Conventional oil palm cultivation has been perceived by many to be responsible for large-scale conversion of equatorial forests, causing extensive carbon emissions, and contributing to global warming. In Southeast Asia, the palm oil industry has been consistently blamed for rampant deforestation and the annual haze crisis.
Palm oil is undeniably everywhere. For consumers, palm oil is in close to half of all packaged products that we buy in the supermarket. From biscuits and ice cream, to butter and spreads, palm oil is even in beauty and body products like lipsticks and shampoos. Recognised as one of the super oil crops, palm oil and its products are nearly impossible to avoid, but should we be staying away from it? The real question seems to be: can we still use palm oil products mindfully and responsibly? In essence, can we still have our cake and eat it?
Growers, traders, manufacturers and retailers have been encouraged to be members of the Roundtable on Sustainable Palm Oil (RSPO), and to be certified under their Principles and Criteria (P&C) initiative to ensure that commodities are produced without causing environmental or social harm. The RSPO certification is an assurance that the standard of palm oil production is sustainable.
However, there have been concerns that the current RSPO standard does not adequately address all environmental and social issues. Currently, the P&C allow room for interpretation using a list of requirements of best practices. So this is where RSPO NEXT steps in; RSPO NEXT is the next phase on the journey to enhance palm oil sustainability that is aimed at building on RSPO P&C’s strengths.
The RSPO NEXT initiative addresses core concerns about palm oil production and its linkages to the unacceptable impact caused by irresponsible deforestation. It implements a set of indicators that members need to meet on top of the existing RSPO certification in order to effectively cut the link between their production of palm oil and climate conflict. This includes having a strong position on no deforestation.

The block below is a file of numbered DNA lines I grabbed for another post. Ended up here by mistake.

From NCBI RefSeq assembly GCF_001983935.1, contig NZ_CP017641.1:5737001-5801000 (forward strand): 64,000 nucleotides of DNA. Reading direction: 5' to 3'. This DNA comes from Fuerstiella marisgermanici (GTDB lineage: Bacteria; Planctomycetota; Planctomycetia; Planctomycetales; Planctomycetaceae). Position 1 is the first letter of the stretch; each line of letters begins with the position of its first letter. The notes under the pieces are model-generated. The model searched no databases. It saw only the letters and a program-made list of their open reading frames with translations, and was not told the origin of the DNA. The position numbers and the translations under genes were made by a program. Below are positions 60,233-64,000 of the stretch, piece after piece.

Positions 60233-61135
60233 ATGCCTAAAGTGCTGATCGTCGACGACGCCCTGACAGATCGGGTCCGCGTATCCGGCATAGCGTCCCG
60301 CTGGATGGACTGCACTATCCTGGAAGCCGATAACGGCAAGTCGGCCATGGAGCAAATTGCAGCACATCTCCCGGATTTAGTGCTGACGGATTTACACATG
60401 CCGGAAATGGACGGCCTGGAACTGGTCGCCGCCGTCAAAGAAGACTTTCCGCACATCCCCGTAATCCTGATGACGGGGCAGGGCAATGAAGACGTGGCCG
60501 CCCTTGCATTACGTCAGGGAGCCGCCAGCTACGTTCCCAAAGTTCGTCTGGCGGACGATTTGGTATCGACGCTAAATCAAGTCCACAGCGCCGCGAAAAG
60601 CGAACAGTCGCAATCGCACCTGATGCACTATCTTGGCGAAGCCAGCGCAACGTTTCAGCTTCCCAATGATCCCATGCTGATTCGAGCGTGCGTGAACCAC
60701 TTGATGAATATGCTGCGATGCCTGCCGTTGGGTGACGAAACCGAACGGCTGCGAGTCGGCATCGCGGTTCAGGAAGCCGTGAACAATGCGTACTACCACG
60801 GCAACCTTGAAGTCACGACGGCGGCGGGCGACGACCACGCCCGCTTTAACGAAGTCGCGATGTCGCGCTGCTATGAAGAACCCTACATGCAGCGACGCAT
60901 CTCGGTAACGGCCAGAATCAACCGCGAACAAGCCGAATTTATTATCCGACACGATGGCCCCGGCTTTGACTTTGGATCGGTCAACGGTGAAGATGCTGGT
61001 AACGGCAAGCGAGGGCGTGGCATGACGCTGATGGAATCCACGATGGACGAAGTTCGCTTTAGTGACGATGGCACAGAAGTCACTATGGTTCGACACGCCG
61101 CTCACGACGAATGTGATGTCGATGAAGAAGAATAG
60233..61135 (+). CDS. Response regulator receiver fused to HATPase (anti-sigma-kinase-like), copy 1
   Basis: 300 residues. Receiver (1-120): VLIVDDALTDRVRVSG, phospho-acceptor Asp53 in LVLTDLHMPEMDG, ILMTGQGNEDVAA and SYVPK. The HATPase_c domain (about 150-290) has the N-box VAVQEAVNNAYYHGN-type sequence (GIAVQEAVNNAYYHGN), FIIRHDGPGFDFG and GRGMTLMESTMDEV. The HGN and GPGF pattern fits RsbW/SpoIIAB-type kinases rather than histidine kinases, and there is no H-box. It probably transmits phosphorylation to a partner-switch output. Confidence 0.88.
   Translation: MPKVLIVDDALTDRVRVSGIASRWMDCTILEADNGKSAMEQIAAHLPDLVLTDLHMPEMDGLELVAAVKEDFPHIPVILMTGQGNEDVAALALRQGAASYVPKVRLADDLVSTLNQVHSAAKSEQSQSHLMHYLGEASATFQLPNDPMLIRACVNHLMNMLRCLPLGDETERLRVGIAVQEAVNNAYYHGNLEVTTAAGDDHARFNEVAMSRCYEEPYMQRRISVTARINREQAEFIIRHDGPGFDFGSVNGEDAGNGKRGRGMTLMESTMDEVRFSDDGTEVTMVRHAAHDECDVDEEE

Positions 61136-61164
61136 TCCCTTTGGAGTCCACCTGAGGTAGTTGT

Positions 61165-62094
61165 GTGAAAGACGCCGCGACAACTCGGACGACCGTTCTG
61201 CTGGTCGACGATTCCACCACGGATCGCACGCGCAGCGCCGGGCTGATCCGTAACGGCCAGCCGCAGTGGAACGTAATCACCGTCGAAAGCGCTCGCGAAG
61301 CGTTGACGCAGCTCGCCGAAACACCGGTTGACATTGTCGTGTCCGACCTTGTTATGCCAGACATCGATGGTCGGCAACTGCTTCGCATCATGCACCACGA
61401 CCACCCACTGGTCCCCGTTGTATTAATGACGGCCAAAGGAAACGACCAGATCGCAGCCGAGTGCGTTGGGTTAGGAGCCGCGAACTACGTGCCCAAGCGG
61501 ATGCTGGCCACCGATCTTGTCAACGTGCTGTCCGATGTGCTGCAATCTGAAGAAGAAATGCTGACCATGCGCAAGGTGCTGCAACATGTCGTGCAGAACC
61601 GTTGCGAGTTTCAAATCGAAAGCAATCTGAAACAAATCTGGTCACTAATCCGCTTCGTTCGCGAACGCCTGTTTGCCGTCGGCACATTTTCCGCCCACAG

In addition to adhering to RSPO P&C, palm oil growers will have to introduce a broader no-deforestation policy. This policy will allow companies to develop a palm oil plantation only in areas where vegetation and soil contain low stocks of carbon, thereby limiting carbon dioxide emissions caused by any form of forest conversion.
Other indicators included in the RSPO NEXT framework are: no use of fire; no use of the Paraquat pesticide; no planting on peat; reducing greenhouse gas emissions; respecting human rights; and ensuring transparency and due diligence in sourcing from independent suppliers.
“The mission of the RSPO is to transform the entire sector towards sustainable practices. Therefore, we need to make tools available to frontrunners, early adopters and later adopters in the sector. RSPO NEXT provides a tool to the more progressive producers, buyers and investors who have committed to no deforestation, no peat and no exploitation,” said activist Johan Verburg, Oxfam Novib’s private sector coordinator.